From the very start, sharp partisan divisions over Obamacare
Opponents of President Obama’s health care law have fought it on many fronts, ranging from multiple efforts by House Republicans to repeal or alter it to the legal challenge spearheaded by conservatives that led to today’s Supreme Court ruling on the law, which upheld a key provision. One constant in the battle over the Affordable Care Act has been the depth of the partisan divide over the legislation.
The partisan divisions over this issue are long-standing and deeply entrenched. Six years ago, when the legislation was still being debated, 61% of Democrats and just 12% of Republicans favored the proposal. In the five years since the ACA became law, those differences have endured.
In February, nearly nine-in-ten Republicans (87%) were opposed to the law, while just 11% approved of it, according to a Pew Research Center survey. In sharp contrast, 78% of Democrats approved of the law, including 89% of liberal Democrats, while just 19% disapproved. Independents disapproved of the law by a 58%-to-39% margin.
The intensity of that divide was apparent in a survey conducted in April 2014, leading up to last year’s midterm elections. About two-thirds (64%) of Republican registered voters said a candidate’s position on the ACA was very important to their vote, compared with 52% of Democrats and 45% of independents.
Aside from specific views on the ACA, Americans are also divided on the overarching issue of how far the government should go in providing health care, according to our 2014 survey on polarization in the public. Overall, about half (47%) said the government has a responsibility to make sure all Americans have health care coverage, while 50% said this is not the responsibility of the federal government.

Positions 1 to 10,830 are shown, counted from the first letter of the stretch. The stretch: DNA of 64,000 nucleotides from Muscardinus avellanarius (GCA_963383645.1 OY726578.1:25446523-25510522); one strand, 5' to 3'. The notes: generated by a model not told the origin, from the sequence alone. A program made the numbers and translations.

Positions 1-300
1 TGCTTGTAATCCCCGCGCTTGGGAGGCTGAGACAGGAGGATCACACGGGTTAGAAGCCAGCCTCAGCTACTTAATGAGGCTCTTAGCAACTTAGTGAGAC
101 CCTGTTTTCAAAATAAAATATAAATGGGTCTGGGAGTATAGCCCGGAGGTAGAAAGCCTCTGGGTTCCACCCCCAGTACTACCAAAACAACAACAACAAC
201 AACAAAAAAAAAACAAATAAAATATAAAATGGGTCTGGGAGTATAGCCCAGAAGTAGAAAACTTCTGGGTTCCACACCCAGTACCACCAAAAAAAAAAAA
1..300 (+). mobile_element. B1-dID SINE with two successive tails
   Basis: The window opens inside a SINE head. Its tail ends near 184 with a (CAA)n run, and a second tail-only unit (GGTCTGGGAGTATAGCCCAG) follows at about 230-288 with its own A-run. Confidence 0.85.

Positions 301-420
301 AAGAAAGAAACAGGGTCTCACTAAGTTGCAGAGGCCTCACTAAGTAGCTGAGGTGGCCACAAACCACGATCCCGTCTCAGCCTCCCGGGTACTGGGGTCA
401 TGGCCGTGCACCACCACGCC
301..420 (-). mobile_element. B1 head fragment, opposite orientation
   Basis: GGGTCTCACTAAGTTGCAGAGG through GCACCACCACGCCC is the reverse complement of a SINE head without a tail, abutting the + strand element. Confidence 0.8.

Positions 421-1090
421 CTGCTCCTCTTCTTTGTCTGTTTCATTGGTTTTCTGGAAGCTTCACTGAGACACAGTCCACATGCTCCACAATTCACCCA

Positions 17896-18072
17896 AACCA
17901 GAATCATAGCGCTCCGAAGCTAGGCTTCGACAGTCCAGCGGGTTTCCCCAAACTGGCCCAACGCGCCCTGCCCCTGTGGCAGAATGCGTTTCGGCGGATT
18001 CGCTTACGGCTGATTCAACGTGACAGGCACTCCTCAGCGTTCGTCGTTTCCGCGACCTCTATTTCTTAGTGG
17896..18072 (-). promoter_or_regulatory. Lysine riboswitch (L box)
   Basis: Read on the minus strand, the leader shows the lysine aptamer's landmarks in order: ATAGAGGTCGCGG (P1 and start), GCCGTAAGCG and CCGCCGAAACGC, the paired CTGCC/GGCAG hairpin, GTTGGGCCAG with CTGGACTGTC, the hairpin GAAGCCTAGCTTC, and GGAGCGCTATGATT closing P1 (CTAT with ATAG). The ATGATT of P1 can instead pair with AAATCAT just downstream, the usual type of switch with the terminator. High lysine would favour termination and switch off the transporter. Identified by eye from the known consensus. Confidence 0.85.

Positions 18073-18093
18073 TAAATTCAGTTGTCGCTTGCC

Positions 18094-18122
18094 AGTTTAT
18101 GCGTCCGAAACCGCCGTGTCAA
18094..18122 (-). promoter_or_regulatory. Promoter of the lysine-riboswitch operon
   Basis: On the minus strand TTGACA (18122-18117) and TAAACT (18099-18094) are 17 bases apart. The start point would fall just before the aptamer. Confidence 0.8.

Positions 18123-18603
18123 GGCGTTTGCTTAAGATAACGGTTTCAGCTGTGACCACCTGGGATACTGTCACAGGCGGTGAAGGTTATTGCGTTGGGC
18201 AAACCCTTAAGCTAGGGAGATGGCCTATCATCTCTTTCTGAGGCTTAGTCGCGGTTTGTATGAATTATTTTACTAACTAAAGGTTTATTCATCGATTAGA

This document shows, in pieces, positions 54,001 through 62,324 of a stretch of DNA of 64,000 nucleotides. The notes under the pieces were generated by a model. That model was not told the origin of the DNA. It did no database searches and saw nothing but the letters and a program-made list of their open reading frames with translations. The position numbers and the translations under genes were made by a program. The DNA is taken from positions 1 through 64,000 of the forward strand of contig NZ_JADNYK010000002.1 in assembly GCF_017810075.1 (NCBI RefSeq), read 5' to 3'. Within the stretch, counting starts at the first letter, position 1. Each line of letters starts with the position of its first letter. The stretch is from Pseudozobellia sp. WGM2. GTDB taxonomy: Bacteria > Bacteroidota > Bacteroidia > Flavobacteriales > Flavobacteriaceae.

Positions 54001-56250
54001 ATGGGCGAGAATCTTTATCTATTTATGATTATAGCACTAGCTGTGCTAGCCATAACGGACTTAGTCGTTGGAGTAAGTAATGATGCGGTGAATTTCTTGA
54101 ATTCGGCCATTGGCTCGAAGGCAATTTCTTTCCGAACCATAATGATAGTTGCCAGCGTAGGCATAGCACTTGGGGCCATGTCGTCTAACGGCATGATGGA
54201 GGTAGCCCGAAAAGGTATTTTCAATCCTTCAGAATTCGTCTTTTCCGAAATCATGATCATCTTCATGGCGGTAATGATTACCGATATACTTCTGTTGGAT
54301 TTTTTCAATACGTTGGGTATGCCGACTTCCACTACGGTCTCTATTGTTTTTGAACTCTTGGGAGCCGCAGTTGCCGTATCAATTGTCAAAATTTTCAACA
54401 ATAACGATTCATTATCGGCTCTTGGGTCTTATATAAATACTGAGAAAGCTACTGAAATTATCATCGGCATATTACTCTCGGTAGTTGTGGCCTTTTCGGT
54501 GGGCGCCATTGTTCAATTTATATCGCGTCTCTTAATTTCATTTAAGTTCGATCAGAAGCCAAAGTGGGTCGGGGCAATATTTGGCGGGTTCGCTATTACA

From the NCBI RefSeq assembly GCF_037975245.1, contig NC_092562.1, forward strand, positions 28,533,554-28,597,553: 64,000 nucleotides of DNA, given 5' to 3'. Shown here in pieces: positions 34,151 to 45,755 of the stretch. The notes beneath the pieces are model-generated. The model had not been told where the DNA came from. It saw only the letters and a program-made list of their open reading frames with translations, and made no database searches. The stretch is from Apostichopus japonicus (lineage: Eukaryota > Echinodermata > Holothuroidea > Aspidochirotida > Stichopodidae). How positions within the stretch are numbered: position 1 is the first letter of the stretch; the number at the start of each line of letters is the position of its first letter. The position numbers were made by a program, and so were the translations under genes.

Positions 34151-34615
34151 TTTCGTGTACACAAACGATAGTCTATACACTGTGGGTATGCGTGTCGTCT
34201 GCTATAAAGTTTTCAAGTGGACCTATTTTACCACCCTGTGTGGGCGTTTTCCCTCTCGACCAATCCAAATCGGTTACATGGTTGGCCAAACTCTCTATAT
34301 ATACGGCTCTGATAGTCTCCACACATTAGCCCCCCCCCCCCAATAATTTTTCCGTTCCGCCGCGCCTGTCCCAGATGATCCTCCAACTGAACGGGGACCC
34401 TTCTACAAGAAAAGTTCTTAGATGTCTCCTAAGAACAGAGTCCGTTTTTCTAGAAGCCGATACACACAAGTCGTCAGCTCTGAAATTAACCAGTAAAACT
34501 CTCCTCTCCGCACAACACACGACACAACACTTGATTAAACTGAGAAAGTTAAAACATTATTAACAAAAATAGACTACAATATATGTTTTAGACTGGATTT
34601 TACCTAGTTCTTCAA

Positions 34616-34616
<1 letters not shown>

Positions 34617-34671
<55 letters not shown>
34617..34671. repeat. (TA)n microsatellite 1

The level of ideological polarization in opinions about the government’s responsibility to provide health care was striking. Fully 89% of adults with consistently liberal views said it was the responsibility of the federal government to make sure all Americans have health care coverage. Just 2% of those with consistently conservative attitudes agreed.
Looking beyond the court case, a Kaiser Family Foundation survey conducted in June found that partisans and the public at large were divided about whether the debate over the ACA should continue as the country heads into the 2016 elections. About half (49%) of the overall public said it was important to keep the debate going, while 45% said they were tired of hearing about it and wanted to move on to other issues. This divide was also reflected among Republicans, Democrats and independents.
Samantha Smith is a research assistant focusing on U.S. politics and policy at Pew Research Center.